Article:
Managers vs Engineers on Finding Direction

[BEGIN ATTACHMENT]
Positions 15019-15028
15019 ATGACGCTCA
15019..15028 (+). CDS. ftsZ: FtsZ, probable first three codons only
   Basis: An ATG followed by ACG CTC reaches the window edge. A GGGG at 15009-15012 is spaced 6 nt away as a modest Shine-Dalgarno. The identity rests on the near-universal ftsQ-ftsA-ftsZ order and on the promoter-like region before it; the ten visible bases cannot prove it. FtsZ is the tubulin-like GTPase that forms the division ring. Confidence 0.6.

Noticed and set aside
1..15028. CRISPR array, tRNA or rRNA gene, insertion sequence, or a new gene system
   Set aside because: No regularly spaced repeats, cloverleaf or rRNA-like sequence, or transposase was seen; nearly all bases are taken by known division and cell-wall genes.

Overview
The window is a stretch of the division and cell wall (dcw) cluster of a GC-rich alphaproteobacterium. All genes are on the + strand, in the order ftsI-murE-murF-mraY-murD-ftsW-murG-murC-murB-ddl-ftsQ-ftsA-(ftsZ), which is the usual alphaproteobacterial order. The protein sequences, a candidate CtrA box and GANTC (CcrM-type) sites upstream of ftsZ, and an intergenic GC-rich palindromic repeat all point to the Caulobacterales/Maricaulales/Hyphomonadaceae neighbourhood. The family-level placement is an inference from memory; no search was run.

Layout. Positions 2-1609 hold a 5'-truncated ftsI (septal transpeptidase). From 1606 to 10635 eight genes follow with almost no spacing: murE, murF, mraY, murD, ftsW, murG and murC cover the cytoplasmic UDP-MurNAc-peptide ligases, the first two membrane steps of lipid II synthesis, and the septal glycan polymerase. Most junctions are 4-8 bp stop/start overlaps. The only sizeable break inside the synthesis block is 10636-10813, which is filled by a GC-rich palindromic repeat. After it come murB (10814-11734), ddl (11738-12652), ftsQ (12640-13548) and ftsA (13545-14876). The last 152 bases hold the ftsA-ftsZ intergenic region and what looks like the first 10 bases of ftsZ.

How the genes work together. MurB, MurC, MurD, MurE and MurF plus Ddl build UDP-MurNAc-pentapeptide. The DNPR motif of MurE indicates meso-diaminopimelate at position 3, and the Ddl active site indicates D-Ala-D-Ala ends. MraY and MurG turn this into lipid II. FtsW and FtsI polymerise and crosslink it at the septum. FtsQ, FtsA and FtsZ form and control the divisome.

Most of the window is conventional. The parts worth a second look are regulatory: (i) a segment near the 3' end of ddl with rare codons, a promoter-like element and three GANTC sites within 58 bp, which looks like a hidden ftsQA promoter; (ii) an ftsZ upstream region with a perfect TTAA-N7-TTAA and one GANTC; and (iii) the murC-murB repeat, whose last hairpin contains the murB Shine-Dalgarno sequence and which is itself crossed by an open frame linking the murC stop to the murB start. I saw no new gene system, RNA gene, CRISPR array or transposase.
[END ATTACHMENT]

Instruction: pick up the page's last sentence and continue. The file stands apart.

Just received a copy of Michael J. Termini's new book "Walking the Talk: Pathways to Leadership," published by the Society of Manufacturing Engineers, which advises technical staffers on how best to make the transition to management.  We'll be interviewing Mr. Termini for best practices, reviewing the book and posting an excerpt on our site so stay tuned.  In the meantime, here's a brief parable from the book that many of you may have already experienced. A man in a hot air balloon realized that he was lost, so he reduced altitude and spotted a woman on the ground below.  He descended a bit and shouted to her, "Excluse me, can you help me? I promised a friend I would meet him an hour ago but I don't know where I am." The woman replied, "You are in a hot-air balloon hovering approximately 30 feet above the ground. You are between 40 and 41 degrees north latitude and between 59 and 60 degrees west latitude." "You must be an engineer," said the balloonist. "I am," said the woman. "How did you know?" "Well," answered the balloonist, "Everything you told me is technically correct, but I have no idea what to make of your information and, the fact is, I am still lost.  Frankly, you have been no help to me so far." The woman responded, "You must be in management." "I am," he replied. "How did you know?" The woman answered, "You don't know where you are or where you are going.  You have risen to where you are due to a large quantity of hot air.  You made a promise that you have no idea of how to keep and you expect people beneath you to solve your problems.  The fact is you are in exactly the same position you were in before we met, but now, somehow, it's my fault." As Termini writes, "Remember where you started from, then judge your success by how far you've come."  Good advice for individuals, departments, companies, or corporations... -AMS